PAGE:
Experts have spent most of 2023 warning about the potential dangers of artificial intelligence (AI) . From the risk of global nuclear war to fake news influencing elections, there have been plenty of horror predictions.
But as always, cybercriminals have been the threat. And once again, insufficient attention is being given to hacker activities.
Deepfakes, images that have been doctored by artificial intelligence systems, have been a concern for some time – mostly in terms of celebrities being grafted into pornographic movies. Other, less serious instances include the famous Pope Francis in a puffer image, which have been designed as entertainment.
However, cybercriminals are using the exact same image tools and techniques to try and break into secure IT systems. Researchers have noticed a massive uptick in incidents where hackers use image mapping tools to defeat facial recognition systems for instance.
The process is incredibly simple:
- Locate a photo of their victim (Instagram and Facebook are easy places to find suitable images).
- Use a smartphone ‘face swap’ app to map the victim’s face onto their own.
- Attempt to log into a protected system by showing the camera a video of the mapped face.
Some good news… for now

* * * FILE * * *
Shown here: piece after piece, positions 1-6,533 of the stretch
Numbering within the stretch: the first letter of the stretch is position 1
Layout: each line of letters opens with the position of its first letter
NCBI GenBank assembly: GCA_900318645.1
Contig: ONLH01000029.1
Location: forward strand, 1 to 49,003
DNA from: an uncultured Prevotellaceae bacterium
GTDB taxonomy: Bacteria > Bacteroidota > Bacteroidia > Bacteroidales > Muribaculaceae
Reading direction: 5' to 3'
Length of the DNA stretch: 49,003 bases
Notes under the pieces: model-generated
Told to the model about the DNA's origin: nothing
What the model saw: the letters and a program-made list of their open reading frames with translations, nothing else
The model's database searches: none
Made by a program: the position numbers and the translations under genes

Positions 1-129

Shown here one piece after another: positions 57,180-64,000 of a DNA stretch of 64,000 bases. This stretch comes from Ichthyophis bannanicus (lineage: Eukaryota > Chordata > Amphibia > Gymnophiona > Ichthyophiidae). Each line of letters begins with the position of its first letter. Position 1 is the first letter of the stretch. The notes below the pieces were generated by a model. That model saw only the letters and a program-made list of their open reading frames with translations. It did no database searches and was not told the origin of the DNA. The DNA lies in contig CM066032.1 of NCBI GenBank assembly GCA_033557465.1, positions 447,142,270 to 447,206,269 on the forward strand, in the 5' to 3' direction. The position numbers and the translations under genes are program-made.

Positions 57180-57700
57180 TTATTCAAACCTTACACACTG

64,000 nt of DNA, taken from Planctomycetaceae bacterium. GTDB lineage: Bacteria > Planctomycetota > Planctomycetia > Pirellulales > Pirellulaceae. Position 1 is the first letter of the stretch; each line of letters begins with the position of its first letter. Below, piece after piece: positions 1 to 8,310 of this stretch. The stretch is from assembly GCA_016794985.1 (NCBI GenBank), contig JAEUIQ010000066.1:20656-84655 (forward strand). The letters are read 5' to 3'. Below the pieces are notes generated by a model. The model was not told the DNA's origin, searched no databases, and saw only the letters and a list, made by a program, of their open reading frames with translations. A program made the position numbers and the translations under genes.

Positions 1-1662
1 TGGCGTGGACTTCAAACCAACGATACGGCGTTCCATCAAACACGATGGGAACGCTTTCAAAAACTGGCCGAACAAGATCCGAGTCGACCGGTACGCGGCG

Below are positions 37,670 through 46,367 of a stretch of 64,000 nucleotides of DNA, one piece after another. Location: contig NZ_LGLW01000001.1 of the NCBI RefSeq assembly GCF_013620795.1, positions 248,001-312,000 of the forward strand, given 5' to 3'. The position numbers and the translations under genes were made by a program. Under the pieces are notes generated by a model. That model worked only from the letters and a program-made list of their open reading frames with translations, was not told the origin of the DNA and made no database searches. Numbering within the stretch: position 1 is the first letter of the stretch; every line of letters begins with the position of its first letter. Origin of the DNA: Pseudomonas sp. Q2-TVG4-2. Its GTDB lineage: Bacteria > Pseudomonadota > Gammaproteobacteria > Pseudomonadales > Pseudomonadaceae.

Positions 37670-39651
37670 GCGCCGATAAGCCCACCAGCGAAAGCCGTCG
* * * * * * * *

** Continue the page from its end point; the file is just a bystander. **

Despite becoming more frequent, the majority of these attempts fail because the quality of the mapped image is poor. High resolution cameras and processing algorithms quickly identify that something is wrong and deny access to the account. Because of the ease and minimal cost of face-swap apps, some researchers are referring to this type of attack as “cheapfakes”.
But just because the vast majority of these attacks fail does not mean they can be ignored. Generative AI systems continue to improve – as does the quality of the images they produce. It is quite possible that images will eventually improve to the point that they can defeat biometric security.
To address these risks, businesses will need to get smarter too. More than simply verifying biometric data, systems will have to include additional verification information. This could be in the form of device fingerprinting, geolocation or by requiring additional login info, such as multi-factor authentication (MFA).
Be aware – and be prepared
Biometric security is generally very secure and can normally be trusted. But when it comes to security, more is better. You can reduce the risk of falling victim to deepfakers and cheapfakers by enabling additional security on your digital accounts.
If you have the option for 2FA / MFA or to use an authenticator app – take it. This additional identity verification makes it harder for criminals to break in – and most will simply shift their attention to attacking a less well-protected account instead.